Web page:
Sow’s Lament For The Tatties reel

Also known as The Glenora Falls Strathspey, Glenoral Falls, Glenoral Falls Strathspey, The Glenoral Falls Strathspey, The Soo’s Lament For The Tatties, Sow’s Tail, The Sow’s Tail To Geordie, The Sow’s Tail.

There are 5 recordings of this tune.

Sow’s Lament For The Tatties has been added to 7 tunebooks.

Download ABC

Two settings

Sheet Music
Sheet Music
Sheet Music
Sheet Music12
Sheet Music3
Sheet Music

Four comments

Sow’s Lament For The Tatties

1st,3rd,5th measures of B part are the sound of a squealing pig.
In the real playing, fiddlers play the bow behind the bridge of fiddle at them.

Original version’s title is “The Sow’s Tail to Geordie.”(18th century)

Re: Sow’s Lament For The Tatties

What an interesting tune. 🙂

Re: Sow’s Lament For The Tatties

Hello Akira, thanks for the tune - perhaps you could tell us where your setting comes from?

“The Sow’s Tail” seems to have been popular in the 18th century, having been published in a few of the important collections (e.g. Gow’s 2nd coll 1788; McGlashan’s 2nd coll. 1781; Aird Bk.2 1788; John Clark 1773). It appears to have been a fiddler’s show-off tune with a simple air and then intricate variations. The tune in its simple form was known in the U.S. (Howe’s Caledonian Collection 1860) and later became known in Canada, with settings being recorded in Prince Edward Island (George McPhee) and several in Cape Breton as simply “Traditional Strathspey” or “The Glenora Falls Strathspey”.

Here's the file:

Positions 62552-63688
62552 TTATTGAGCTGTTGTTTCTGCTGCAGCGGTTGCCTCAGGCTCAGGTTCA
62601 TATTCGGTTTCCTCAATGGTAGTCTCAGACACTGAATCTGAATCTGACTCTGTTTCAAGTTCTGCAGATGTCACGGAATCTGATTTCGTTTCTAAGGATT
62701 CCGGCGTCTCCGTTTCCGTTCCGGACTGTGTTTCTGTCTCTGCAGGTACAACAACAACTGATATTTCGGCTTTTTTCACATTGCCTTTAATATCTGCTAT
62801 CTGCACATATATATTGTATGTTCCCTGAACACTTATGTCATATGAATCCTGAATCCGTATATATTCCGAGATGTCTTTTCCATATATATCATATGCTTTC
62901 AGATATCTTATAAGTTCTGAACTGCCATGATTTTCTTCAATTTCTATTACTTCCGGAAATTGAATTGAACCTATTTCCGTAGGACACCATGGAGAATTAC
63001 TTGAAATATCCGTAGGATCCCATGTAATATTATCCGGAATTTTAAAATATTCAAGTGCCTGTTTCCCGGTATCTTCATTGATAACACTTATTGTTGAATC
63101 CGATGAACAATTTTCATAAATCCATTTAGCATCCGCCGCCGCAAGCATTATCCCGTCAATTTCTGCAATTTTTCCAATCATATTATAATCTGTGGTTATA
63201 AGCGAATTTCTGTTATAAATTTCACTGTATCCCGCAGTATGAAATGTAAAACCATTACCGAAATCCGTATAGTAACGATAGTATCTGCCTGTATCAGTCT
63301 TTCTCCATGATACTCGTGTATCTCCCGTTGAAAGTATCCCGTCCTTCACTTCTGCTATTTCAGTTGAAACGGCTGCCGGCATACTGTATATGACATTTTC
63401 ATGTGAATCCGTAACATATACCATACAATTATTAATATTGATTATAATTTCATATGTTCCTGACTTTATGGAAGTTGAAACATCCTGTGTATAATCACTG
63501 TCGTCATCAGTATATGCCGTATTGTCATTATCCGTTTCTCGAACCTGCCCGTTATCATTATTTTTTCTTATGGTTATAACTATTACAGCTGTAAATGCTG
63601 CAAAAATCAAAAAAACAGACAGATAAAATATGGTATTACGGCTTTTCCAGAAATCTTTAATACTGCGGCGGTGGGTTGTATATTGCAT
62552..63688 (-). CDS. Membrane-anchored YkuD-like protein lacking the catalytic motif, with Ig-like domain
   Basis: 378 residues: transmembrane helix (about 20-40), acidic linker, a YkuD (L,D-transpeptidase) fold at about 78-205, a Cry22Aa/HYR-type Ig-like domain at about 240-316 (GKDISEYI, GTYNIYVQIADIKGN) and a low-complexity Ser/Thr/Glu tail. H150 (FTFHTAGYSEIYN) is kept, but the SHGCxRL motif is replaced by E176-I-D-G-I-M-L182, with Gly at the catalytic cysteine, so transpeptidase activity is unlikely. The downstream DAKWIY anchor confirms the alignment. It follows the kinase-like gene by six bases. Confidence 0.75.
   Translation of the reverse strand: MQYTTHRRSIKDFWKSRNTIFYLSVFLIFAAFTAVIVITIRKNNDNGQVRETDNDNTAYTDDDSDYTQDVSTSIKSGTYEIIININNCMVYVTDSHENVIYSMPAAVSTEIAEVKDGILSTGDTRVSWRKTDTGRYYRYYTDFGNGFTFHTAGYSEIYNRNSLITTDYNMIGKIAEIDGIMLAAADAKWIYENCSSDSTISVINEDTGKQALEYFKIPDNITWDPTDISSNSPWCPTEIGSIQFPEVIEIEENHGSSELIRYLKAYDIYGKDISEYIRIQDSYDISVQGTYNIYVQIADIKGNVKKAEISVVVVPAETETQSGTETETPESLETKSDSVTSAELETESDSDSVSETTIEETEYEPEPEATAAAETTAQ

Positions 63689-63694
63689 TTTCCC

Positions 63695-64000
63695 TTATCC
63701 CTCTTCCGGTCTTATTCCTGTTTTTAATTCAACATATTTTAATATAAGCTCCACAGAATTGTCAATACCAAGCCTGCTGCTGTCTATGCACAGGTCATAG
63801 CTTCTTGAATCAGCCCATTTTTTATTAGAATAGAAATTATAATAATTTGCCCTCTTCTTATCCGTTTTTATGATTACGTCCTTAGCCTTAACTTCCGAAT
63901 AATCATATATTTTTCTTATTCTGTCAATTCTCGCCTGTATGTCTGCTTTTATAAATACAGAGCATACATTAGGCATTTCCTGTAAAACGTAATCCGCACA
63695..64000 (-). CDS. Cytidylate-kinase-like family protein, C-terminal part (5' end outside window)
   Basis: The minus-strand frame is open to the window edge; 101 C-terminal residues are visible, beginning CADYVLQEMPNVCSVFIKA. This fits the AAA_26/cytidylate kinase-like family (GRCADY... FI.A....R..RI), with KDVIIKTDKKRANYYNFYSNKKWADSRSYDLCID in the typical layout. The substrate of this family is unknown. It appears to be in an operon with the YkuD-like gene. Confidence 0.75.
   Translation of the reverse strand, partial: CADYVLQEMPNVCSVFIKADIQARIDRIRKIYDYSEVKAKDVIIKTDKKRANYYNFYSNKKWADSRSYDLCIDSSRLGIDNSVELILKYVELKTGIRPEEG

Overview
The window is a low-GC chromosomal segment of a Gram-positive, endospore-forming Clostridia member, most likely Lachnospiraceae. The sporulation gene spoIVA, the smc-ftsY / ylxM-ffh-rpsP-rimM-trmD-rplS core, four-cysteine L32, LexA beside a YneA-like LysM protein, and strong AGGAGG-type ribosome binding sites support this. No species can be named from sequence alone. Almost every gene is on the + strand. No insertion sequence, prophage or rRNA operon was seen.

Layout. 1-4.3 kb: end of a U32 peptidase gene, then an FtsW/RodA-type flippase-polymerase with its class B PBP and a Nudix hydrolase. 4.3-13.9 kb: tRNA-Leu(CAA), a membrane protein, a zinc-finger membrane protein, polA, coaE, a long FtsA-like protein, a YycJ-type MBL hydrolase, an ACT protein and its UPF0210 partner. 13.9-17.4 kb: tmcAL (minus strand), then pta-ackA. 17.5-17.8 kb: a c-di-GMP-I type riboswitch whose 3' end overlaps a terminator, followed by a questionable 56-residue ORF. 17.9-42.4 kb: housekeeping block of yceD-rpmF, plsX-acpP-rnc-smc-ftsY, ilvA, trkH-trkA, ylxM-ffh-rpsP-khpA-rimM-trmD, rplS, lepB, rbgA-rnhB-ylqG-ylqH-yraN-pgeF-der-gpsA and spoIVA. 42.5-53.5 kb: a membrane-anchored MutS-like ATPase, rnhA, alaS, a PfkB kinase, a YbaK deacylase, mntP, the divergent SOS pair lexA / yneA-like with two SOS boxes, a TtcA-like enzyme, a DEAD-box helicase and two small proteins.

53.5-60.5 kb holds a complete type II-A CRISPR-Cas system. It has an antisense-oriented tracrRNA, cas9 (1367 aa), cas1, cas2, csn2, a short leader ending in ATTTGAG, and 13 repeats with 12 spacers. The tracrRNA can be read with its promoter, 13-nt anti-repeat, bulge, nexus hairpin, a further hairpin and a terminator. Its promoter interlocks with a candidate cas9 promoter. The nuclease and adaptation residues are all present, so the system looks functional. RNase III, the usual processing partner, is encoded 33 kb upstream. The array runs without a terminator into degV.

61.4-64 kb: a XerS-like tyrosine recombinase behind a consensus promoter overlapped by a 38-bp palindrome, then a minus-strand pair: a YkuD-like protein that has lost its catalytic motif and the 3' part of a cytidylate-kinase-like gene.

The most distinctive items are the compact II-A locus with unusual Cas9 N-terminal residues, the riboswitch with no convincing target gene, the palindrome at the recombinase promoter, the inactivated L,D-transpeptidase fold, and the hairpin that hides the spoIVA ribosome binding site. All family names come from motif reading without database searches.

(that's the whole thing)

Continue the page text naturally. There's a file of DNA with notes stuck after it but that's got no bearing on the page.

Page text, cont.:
The origins of the name date to the early 18th century when it was a song concerning Madame Kilmansegge, a large mistress of King George I, whose nickname was ‘The Sow’: “It’s Geordie’s now come hereabout, O wae light on his sulky snout! A pawky sow has found him out, And turned her tail to Geordie, The sow’s tail is till him yet, A sow’s birse will kill him yet, The sow’s tail is till him yet, The sow’s tail to Geordie!”)

Later Burns used the melody for his song “O Philly”, being expressions of love between Philly and Willy. Mmm.

I hope you don’t mind if I post a setting of the original melody, Akira, to give context to your setting.

Sow’s Lament For The Tatties, X:2

This setting is the one in McGlashan’s second collection of 1781.

I’ve just listened to a recording of Shetland fiddler Tom Anderson playing a version of this tune which he called “Soo’s Lament for Tatties” - great stuff, and obviously the setting on which Akira’s transcription is based.